It is every parent's nightmare – and every young woman's, too. Off goes a daughter on her travels, alone and armed for adventure, only to have it brutally curtailed by the worst imaginable outcome. That has been the case for the family of Grace Millane, the 22-year-old British backpacker murdered in New Zealand last week while on what should have been a year-long quest to see the world.
Smiling photos of graduate Grace, who had reached Auckland just 10 days earlier from Peru, her trip's first destination, take on an harrowing quality as grim details of her death emerge, serving as a reminder that, no matter where, no matter how savvy and smart and cherished by loved ones you might be, you are never truly safe.
Grace's murder calls to mind those of so many other women subjected to a similarly horrific fate thousands of miles from home: of Mia Ayliffe-Chung, the 21-year-old stabbed to death by a tourist in Australia two years ago; of Hannah Witheridge, 23, raped and murdered on a Thai beach in 2014; of Danielle McLaughlin who, last year, was discovered lifeless in a Goan field at the age of just 24.
When these cases come to light, there is always sympathy, certainly, but soon after, questions. What were these young women doing alone, cut off from those who knew and loved them? Did they really expect to be safe?
The answer, in short, is yes – at least, no less safe than they might have been on more familiar turf. This is an age, after all, where travel is the ultimate pursuit of most young people, for whom home-buying and pension pots are far from view; a chance to see the world has become the more tangible, tantalising prospect. And just as reaching distant corners has become simpler, so too has the way in which we interact with others once we arrive there: booking accommodation via apps or meeting fellow passers-through on social media.
If anything, this rise in the ubiquity of our smartphones, through which we may at once be connected to the entire world, make us feel safer, less alone, better equipped to make 'sensible' choices. It is all the more cruel, then, that in leaving a digital footprint connecting us to those we meet, we are no more immune from lurking horrors than we ever were.
I have never gone backpacking, but have found myself alone on a remote beach in southeastern Cuba, on winding roads in Cape Town and Rio de Janeiro, in Gambian villages and Emirati subway carriages. As a city-dweller, a person convinced they have street smarts, who is aware of life's risks and seeks to navigate them appropriately, I know that ultimately, none of this is ever enough to absolve me from danger.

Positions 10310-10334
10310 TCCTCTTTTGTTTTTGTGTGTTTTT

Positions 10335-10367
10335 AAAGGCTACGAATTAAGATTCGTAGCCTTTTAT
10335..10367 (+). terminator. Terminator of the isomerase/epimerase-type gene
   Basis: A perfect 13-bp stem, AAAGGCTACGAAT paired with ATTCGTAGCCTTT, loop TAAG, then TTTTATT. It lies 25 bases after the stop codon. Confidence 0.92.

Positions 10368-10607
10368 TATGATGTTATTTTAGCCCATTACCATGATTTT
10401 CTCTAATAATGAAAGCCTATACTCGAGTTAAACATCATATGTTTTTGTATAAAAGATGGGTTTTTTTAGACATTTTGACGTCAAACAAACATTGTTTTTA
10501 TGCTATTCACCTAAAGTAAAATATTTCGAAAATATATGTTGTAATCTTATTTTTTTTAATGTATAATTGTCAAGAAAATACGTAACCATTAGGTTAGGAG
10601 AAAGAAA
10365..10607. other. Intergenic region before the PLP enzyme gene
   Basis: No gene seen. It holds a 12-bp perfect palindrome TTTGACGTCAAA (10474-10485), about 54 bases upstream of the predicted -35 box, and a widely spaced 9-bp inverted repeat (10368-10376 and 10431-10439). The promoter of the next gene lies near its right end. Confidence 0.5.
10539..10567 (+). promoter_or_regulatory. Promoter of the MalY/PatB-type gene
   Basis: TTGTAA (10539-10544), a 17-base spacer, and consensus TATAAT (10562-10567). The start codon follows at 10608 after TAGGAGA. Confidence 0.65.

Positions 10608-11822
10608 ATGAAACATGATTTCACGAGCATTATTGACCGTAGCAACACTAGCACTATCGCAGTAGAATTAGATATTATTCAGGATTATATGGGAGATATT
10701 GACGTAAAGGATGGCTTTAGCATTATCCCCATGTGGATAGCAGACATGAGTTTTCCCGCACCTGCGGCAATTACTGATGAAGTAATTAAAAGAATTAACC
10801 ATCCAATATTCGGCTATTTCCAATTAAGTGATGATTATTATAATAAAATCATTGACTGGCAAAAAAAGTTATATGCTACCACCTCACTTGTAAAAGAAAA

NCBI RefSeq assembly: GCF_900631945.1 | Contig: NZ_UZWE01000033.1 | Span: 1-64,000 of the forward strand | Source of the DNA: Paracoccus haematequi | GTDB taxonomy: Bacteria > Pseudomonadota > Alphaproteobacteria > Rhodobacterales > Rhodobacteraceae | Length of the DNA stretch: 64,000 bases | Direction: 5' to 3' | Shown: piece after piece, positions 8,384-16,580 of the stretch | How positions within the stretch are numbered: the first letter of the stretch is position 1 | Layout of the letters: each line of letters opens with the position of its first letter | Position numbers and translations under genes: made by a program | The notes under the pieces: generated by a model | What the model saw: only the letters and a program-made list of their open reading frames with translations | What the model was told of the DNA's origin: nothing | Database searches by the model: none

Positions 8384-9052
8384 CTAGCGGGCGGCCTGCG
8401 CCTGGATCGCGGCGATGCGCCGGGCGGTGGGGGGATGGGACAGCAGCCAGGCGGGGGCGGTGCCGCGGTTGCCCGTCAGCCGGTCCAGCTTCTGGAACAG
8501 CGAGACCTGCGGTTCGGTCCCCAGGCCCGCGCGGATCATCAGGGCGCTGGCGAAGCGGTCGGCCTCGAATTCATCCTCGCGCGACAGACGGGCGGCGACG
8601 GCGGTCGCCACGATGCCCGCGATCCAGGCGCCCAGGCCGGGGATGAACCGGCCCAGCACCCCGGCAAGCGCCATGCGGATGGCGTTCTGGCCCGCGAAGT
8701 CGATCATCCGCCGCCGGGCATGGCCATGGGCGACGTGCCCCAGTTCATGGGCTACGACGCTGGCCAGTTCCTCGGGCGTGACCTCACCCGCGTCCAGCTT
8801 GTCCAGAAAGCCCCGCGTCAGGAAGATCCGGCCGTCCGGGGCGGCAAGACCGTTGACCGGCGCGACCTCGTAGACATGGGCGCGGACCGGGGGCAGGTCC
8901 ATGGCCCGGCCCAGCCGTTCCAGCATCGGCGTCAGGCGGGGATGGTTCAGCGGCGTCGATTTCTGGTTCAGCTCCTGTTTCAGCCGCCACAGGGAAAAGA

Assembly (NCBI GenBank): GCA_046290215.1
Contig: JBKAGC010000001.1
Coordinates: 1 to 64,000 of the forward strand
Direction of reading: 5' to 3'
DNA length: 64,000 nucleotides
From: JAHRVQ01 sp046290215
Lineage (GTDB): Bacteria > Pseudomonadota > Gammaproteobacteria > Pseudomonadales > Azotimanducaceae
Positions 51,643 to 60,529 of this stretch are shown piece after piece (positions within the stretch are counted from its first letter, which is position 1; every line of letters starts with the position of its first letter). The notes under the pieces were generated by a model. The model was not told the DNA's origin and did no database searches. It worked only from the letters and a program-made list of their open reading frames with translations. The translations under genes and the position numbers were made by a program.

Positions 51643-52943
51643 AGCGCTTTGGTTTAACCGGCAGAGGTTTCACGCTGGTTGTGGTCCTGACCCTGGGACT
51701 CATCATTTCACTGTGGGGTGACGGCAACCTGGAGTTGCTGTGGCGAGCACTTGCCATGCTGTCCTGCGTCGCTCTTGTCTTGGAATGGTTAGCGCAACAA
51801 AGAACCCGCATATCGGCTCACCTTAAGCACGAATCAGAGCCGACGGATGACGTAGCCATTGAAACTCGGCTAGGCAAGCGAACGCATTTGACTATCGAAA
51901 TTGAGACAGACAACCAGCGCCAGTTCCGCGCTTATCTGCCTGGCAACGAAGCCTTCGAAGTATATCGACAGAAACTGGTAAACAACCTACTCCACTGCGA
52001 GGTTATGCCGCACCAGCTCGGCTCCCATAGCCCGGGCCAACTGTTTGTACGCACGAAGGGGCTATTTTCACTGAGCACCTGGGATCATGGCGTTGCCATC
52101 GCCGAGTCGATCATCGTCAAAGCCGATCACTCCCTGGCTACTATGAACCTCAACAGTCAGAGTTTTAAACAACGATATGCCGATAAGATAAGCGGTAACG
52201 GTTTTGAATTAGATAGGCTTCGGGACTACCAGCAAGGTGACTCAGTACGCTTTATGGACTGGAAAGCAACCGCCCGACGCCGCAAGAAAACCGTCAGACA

This was made clear to me aged 19 when, two-thirds of the way through a five-week cross-continental rail trip, two middle-aged men began circling a friend and I in the gardens of Istanbul's Blue Mosque. We got up and moved, hoping to excise ourselves from view; they followed. What was the 'sensible' thing to do, we wondered, hot beneath the blazing sun in our 'sensible', covered-up clothes?
We asked to tag along with a fellow tourist family in the hope of strength in numbers, but over the hours we spent there, the men in question watched us still, and with unsettling laser vision. The teenage son of the family we had joined laughed at our concern, but we didn't see the funny side, eventually darting from the mosque to the closest possible cab and urging it to race back to our hostel, watching out of the rear-view window the entire way.
That evening, we considered staying in, to keep ourselves away from any potential harm. Not wanting to have the rest of the trip ruined by our earlier near-miss, we asked a couple of male backpackers sharing our dorm (rooming with strangers was par for the course back then) if they'd mind walking us into the city centre.
As we completed the 10-minute journey – one we had done the previous night without reinforcement – we felt, frankly, silly. Here we were, two adult women, familiar with urban living, weeks into a journey that had seen us cross continents by rail, navigate new neighbourhoods every few days and get by without a grasp of the language, reminded that we were utterly powerless.
This is the quandary young women, travelling or otherwise, are constantly forced to contemplate. 'Taking care' is a given, but risks are everywhere, and kowtowing to the possibility that every single one might eventuate is unliveable. Meeting new people in unknown climes was not remiss of Grace Millane. Her decisions simply prove that she is – was – just like the rest of us: hopeful for a world full of wonders, and devastated when things turn out the other way.